A more nuanced approach to the issue, created through the use of multiple scenes, can give readers a more complete and satisfying treatment of an argument and a more powerful conclusion. One advantage of the novel form is that you don’t have to depend on just one scene to tell readers what you believe about a particular issue. Instead, throughout a book, you can show different characters approaching the same broad issue from multiple perspectives in multiple situations. Sometimes, one approach may prevail, while other times, the other might end up being the right to use in a given situation. The amount of “wins” you give to each side of the issue will help influence readers to favor one side or the other. As an author, you may choose to have a 90-10% split for a definitive “this is right!” message, or for a more ambivalent ending, write something closer to a 51-49% division. Personally, I have tended in the past toward about a 75-25% goal in my writing – enough to show depth to an issue, but with enough weight of plot evidence on one side to make it clear to readers what my conclusion is.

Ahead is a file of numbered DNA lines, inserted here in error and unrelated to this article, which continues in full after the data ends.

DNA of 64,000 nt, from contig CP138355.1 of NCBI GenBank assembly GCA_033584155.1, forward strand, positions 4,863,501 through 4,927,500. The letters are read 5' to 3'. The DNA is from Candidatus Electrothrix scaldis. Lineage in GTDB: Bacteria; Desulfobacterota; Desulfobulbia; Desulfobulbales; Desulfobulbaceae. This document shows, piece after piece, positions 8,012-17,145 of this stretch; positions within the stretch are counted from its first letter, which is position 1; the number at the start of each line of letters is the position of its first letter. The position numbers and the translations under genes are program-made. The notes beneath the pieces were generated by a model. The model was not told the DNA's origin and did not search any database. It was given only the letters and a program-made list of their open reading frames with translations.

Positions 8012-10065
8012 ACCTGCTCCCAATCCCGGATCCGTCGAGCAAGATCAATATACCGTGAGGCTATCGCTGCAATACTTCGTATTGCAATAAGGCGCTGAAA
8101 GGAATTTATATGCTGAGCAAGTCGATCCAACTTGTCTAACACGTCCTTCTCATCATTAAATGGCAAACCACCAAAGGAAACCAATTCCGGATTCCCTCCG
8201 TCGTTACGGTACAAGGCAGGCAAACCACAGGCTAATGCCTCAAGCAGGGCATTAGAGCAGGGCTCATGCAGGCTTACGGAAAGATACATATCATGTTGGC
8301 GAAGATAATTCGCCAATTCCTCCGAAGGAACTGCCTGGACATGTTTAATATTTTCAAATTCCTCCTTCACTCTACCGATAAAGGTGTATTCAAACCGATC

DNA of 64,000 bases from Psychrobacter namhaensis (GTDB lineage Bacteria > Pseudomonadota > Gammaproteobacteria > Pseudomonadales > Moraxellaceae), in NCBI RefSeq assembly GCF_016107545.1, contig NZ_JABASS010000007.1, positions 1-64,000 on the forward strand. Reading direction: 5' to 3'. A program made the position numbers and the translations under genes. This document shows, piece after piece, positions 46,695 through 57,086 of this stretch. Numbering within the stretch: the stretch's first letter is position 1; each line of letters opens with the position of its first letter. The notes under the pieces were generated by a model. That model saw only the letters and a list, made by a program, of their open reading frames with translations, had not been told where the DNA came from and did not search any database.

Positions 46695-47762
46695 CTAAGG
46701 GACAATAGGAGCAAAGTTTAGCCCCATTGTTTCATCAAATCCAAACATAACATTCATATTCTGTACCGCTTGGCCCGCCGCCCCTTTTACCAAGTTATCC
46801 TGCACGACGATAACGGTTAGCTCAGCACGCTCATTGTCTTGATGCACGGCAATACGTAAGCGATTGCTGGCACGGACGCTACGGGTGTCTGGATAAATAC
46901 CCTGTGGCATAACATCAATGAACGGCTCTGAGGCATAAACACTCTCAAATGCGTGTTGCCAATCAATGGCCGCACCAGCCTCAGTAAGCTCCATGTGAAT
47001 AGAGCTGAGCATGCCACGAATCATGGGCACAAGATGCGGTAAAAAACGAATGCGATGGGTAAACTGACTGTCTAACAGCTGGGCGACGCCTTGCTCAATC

What good books have you read recently that make a strong (i.e. more towards 100-0) or an ambivalent (i.e. more towards 50-50) argument about an issue? How did these authors make their points well (or poorly)?

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One thought on “Savvy Saturday – Novel Argumentation

  1. My only quibble is with the idea that a “fairy tale” approach to story can only be satisfying to the very young. It can also be a way of dealing with questions which arise, but are not the central point of a more complex story. Also, even adults are sometimes in need of lessons, which can be taught through story. In many cultures, the “wise fool” type of story is popular with children and adults, even though the lessons are sometimes heavy-handed, and literary fables were often written for adults.
    Also, the physical format of a tale can limit the methods used to convey arguments. You simply can’t put as complex an argument style in a short-short story or a short folktale as you could in a novel or an epic. Thus, the shorthand of having the wise character present the only good argument, with bad advice coming from either the fool or the antagonist.